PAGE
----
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DSG Asia Post Crisis Financial Regulation and Macro Stability in Asia Simon Ogus Singapore Economic Policy Forum 22 nd October, 2010 simon@dsgasia.com; www.dsgasia.com DSG Asia Independent Asian Economic & Political Analysis

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simon ogus singapore economic policy forum 22 nd october 2010 simon@dsgasia com www dsgasia com

DSGAsia

Post Crisis Financial Regulation and Macro Stability in Asia

Simon Ogus

Singapore Economic Policy Forum

22nd October, 2010

simon@dsgasia.com; www.dsgasia.com

DSGAsia

Independent Asian Economic & Political Analysis

slide2

Deleveraging in the West is a multi-year process and there is scant evidence as yet of credit multipliers re-starting. A square-root “recovery” seems likely

The Square-Root “Recovery”

DSGAsia

Independent Asian Economic & Political Analysis

slide3

Rebalancing has been only partial. Current account dispersion remains historically wide in the context of a deleveraging (?) world

DSGAsia

Independent Asian Economic & Political Analysis

slide4

This is partly thanks to unreconstructed mercantilism. The dollar is cheap against the majors and in line with Asia, but the real divergences remain within continents

DSGAsia

Independent Asian Economic & Political Analysis

slide5

Japan is the champion government debtor but a unique ownership pattern suggests that Europe is the likelier catalyst for bond market mayhem

Sectoral Holdings of Central Government Debt (June 2010)

A 2009 Rogoff-Reinhart study notes that if public debt exceeds 90%, median growth rates fall by 1% and average growth rates by more

DSGAsia

Independent Asian Economic & Political Analysis

slide6

Where was the decoupling? An early 1990s earnings trajectory seems likely though this may not preclude market re-ratings at times of global calm

DSGAsia

Independent Asian Economic & Political Analysis

slide7

Year-on-year export comparisons are easy but volume levels will tell us whether sustainable final demand is really returning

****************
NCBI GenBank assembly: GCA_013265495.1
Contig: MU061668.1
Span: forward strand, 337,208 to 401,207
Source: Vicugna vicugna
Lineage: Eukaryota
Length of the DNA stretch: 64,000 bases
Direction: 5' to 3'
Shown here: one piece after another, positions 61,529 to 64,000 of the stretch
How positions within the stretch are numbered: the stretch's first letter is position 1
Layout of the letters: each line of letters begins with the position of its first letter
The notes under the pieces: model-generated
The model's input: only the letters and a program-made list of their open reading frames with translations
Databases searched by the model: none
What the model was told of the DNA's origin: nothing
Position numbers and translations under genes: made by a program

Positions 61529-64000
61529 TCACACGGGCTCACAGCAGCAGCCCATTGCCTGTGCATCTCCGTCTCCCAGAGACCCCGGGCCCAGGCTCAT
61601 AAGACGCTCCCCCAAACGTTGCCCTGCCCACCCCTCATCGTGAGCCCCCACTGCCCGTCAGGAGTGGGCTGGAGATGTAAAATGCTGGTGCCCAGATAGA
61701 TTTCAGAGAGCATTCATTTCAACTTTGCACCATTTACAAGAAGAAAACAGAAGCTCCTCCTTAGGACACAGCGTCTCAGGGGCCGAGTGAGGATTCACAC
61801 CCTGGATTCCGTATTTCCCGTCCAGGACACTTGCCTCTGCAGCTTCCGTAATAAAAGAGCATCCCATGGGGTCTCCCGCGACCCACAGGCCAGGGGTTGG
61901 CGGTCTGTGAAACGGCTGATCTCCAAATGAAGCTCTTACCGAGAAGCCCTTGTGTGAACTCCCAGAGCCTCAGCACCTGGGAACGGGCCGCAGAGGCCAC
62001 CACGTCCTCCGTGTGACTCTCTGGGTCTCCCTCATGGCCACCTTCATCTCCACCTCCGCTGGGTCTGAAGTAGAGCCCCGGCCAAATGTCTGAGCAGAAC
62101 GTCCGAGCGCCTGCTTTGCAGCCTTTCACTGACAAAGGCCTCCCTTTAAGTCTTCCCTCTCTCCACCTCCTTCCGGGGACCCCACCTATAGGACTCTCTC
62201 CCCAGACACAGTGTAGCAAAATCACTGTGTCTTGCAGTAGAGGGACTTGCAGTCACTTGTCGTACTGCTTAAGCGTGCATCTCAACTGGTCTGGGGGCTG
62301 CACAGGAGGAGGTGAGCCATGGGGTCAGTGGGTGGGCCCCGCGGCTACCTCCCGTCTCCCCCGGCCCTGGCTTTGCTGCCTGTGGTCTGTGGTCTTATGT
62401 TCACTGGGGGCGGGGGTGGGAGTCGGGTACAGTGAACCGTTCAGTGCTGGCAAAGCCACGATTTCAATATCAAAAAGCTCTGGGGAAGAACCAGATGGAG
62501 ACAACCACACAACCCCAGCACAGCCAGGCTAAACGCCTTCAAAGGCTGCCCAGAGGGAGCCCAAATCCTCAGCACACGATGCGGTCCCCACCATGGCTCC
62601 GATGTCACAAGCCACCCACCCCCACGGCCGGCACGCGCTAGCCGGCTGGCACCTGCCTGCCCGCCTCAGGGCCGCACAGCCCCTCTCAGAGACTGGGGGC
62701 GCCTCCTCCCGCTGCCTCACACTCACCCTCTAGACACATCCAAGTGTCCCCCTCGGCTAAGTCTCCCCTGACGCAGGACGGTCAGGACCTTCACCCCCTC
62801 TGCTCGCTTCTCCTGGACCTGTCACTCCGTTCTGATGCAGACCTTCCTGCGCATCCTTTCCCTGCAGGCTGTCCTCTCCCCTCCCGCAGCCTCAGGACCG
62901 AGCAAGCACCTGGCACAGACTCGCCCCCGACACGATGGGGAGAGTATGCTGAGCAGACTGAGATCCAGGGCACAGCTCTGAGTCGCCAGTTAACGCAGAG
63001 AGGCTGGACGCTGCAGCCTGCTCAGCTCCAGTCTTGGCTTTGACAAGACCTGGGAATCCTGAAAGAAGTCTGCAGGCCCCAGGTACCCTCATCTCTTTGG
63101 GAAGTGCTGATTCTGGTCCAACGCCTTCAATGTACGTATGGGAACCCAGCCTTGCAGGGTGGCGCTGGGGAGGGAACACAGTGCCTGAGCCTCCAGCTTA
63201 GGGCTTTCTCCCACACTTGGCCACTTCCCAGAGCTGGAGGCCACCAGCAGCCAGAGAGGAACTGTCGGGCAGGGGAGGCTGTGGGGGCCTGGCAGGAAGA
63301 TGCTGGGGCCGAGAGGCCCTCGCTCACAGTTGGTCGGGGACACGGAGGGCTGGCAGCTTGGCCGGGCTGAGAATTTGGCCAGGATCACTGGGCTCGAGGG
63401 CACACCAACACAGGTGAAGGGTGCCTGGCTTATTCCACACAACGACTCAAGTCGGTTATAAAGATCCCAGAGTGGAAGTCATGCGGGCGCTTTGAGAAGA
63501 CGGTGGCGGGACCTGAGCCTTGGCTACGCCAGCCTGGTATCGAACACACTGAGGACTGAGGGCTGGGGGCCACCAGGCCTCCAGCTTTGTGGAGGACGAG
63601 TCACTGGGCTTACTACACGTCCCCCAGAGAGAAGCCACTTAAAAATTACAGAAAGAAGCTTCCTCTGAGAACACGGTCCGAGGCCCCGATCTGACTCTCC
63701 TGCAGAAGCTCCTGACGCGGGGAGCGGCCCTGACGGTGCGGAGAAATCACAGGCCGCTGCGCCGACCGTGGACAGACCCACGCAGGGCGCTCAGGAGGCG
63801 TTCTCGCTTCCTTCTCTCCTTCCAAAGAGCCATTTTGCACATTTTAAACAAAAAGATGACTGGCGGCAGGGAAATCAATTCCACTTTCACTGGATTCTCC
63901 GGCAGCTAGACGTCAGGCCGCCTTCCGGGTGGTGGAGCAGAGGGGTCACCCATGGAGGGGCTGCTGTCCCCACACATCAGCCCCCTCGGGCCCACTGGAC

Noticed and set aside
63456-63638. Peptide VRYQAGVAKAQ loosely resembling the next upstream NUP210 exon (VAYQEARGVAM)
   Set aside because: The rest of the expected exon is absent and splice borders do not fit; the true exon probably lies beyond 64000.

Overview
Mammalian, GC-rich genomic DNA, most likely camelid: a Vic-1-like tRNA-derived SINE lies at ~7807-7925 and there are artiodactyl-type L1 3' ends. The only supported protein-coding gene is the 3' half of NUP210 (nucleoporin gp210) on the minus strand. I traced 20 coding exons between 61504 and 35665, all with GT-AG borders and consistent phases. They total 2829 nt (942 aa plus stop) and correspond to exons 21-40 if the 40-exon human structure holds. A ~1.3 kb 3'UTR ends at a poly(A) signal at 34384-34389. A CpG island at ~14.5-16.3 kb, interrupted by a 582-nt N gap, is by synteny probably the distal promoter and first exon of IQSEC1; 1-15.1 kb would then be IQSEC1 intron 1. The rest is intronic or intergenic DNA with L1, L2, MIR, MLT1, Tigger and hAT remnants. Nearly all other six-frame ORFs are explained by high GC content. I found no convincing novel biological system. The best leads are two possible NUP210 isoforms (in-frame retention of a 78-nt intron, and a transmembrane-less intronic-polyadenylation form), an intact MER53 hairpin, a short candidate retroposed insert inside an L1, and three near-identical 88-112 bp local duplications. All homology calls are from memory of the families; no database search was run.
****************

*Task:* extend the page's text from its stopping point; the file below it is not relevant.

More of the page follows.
DSGAsia

Independent Asian Economic & Political Analysis

slide8

Real interest rates have been structurally declining and in China’s case especially, are well below the real expected return on capital

DSGAsia

Independent Asian Economic & Political Analysis

slide9

This all suggests that Asian property can still get a whole lot more bubbly

DSGAsia

Independent Asian Economic & Political Analysis

slide10

NPLs will eventually rise across the region but this should not for the most part hinder the ability of banking systems to lend. Multipliers work out here

DSGAsia

Independent Asian Economic & Political Analysis

conclusions
Conclusions
  • Real interest rates in the developed world are both too low and too high at the same time. Too high to allow deleveraging economies to fully recover, yet too low to encourage capital to exit and/or transfer from weak to strong hands
  • In Asia, real interest rates are unequivocally too low and way below expected rates of return on capital. Healthy financial systems are intermediating credit to generally underleveraged consumers and corporates. Bubbles threaten
  • Interest rate normalisation is being constrained by atavistic exchange rate targeting tendencies and a valid fear of excessive capital inflows. Trade wars and capital controls loom
  • Nevertheless, with external demand likely to remain relatively constrained, such Mercantilist tendencies need to be junked once and for all. Exchange rate manipulation is a hard habit to break for all too many though….
  • China is more able to achieve the holy trinity than most and thus it can perhaps afford to believe that the RMB is everyone else’s problem. In the words of Spiderman, “with great power comes great responsibility”

DSGAsia

Independent Asian Economic & Political Analysis